State Archives in Dubrovnik, Croatia
Next to those in Vienna, Venice and Istanbul, State Archives in Dubrovnik is one of the most important historical sources for medieval and modern Mediterranean and Balkan history, founded in 1278. The Archives of the Republic of Dubrovnik are among the most important collections in the State Archives in Dubrovnik. The collection spans the period from 1022 to 1815 and consists of approximately 8.000 volumes, 100.000 single items and a collection of 15.000 Turkish documents.
The Republic of Dubrovnik (or Republic of Ragusa) was geographically located in Dalmatia, the southernmost tip of the present-day Croatia. It was founded in the 14th century and was conquered by Napoleon only in 1808. The archives mainly consist of parchment (which cannot be surveyed using the SurveNIR instrument) and of rag paper – manually produced from rags of linen and hemp, in the 18th and 19th centuries also from cotton. Such paper is very stabile, because it was produced using hard water, which contains a lot of dissolved hydrogencarbonates, which on drying turn into CaCO3 and MgCO3. These two compounds are only sparingly soluble, however, their solutions are mildly alkaline, which is just the right environment for cellulose, the main structural component of paper. After formation, the fresh sheets of paper were surface sized using gelatine, in order to prevent inks from running. Because of the method of production and because of the high quality fibres used in papermaking, rag papers are extremely stable and may survive several millennia in favourable conditions. Unless inks were used for writing and drawing, which lead to rapid paper corrosion, such as the infamous iron gall ink.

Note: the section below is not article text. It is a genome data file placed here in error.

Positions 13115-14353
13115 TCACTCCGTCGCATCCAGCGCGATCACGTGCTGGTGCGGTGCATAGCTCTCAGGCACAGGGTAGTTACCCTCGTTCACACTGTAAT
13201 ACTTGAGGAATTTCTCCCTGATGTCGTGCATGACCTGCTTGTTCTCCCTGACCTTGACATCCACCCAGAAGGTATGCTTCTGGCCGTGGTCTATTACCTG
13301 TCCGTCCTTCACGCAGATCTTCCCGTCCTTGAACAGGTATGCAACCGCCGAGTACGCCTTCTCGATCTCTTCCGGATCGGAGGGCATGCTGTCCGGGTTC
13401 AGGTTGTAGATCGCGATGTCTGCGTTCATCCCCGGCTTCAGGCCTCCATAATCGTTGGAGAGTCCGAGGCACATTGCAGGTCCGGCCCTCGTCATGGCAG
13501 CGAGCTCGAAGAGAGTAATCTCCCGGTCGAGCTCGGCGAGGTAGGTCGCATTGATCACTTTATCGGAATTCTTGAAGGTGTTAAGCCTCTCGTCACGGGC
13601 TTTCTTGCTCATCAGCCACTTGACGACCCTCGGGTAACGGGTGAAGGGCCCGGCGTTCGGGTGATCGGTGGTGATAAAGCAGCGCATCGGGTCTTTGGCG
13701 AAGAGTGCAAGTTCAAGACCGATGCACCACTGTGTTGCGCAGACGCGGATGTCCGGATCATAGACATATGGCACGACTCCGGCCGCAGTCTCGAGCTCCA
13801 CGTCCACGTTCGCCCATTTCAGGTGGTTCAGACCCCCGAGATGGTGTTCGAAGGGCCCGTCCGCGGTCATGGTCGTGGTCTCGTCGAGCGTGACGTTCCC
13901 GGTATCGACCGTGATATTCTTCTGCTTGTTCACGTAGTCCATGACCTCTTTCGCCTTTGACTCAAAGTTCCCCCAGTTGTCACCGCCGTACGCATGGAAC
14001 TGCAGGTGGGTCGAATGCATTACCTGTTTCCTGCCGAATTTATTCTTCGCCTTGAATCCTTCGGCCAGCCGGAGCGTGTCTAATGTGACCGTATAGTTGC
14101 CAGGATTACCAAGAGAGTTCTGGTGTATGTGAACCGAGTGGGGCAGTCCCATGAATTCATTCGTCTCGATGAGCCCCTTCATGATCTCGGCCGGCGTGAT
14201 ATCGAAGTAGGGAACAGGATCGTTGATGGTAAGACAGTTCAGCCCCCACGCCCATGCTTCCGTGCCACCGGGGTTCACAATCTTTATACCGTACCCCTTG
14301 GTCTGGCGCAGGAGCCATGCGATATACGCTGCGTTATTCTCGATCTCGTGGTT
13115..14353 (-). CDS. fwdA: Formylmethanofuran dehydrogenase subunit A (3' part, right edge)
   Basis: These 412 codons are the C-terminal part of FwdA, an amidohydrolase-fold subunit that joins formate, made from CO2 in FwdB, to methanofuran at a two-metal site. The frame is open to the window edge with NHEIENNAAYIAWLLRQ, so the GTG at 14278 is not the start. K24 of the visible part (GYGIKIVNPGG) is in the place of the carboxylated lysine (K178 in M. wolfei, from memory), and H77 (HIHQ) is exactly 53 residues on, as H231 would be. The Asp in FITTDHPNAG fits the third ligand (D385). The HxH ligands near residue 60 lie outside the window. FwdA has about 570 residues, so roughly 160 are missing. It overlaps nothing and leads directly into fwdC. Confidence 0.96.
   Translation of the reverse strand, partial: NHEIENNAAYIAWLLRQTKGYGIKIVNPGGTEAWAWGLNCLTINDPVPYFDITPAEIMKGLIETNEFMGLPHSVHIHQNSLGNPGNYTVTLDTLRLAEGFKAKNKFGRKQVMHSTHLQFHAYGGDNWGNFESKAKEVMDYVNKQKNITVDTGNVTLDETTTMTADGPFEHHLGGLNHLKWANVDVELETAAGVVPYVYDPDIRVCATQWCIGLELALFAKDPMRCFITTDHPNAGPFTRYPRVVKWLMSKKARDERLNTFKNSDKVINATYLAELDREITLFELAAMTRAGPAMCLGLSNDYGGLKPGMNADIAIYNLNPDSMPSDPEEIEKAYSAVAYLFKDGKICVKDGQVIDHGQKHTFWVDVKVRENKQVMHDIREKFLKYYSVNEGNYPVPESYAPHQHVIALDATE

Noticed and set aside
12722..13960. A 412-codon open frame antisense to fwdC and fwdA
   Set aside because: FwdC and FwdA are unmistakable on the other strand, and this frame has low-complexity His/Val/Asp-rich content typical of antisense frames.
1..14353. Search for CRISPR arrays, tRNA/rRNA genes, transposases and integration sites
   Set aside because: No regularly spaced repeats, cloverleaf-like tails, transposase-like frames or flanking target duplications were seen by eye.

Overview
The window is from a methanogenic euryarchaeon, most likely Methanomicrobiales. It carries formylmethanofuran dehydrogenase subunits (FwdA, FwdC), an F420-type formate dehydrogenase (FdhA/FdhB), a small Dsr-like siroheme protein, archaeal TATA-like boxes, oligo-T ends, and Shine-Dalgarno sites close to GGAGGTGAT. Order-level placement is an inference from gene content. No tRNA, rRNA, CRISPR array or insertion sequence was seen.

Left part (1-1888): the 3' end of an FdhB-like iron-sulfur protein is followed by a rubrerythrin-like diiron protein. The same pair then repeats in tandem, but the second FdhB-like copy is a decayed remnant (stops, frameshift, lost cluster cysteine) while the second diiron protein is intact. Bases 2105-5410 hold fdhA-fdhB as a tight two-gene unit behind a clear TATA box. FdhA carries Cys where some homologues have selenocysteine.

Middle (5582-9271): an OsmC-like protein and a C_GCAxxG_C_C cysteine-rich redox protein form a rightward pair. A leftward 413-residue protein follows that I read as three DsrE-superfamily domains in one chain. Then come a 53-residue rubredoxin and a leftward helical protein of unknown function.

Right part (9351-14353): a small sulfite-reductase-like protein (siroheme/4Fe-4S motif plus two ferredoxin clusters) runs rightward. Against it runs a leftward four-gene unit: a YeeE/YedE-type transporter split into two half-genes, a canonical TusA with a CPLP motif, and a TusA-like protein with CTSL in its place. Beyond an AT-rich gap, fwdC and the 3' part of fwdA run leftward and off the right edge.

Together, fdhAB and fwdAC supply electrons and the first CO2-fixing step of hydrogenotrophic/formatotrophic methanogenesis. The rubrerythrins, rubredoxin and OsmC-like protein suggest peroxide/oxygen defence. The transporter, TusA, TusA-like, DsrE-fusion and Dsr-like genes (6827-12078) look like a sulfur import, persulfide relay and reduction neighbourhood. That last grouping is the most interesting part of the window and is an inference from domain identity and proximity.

We surveyed a number of documents and were most interested in the pH (acidity) and degree of polymerisation of cellulose. While acidity is a very good indicator of paper stability, the DP - degree of polymerisation (number of glucose monomer units in the cellulosic macromolecule) tells us about the condition of the paper. The data show that paper is in general very stable (average pH of the collection is 8 ± 1) and in a good condition with high DP. It is usually assumed that paper with cellulose with DP lower than 400 is critically unstable. It is also of interest to note that there is no evident trend according to the age of paper, which indicates that the storage conditions have been favourable.
In the Archives, however, it is not the paper that is in a worrying condition, it is the ink. The acidic and iron-containing ink is very corrosive and leads to rapid degradation of paper written with such an ink and the lifetime of such objects can be reduced by a factor of ten or more. The SurveNIR software enables us to survey the condition of inks visually. In order to do so, the following four categories were defined prior to the category by the collection manager:
Category 1 (GOOD): no or slight discolouration at inked areas visible on the verso of the page. Documents with first indications of ink corrosion are physically stable; they do not need any intervention, but they should be inspected in regular intervals.
Category 2 (FAIR): partly dark brown discolouration at inked areas on the verso of the page – no mechanical damage. These documents need a conservation treatment or at least inspection in regular intervals.
Category 3 (POOR): intensive brown discolouration and mechanical damage (cracks) at the inked areas. These documents need conservation treatment.
Category 4 (CRITICAL): losses of the parts of the document due to the cracks at the inked areas. Most of these documents usually require chemical treatment against ink corrosion as well as stabilisation of the paper by whatever method.
The survey showed that most documents fall into category 1 and 2 (88%), however, 6% are in the most endangered category 4 (critical).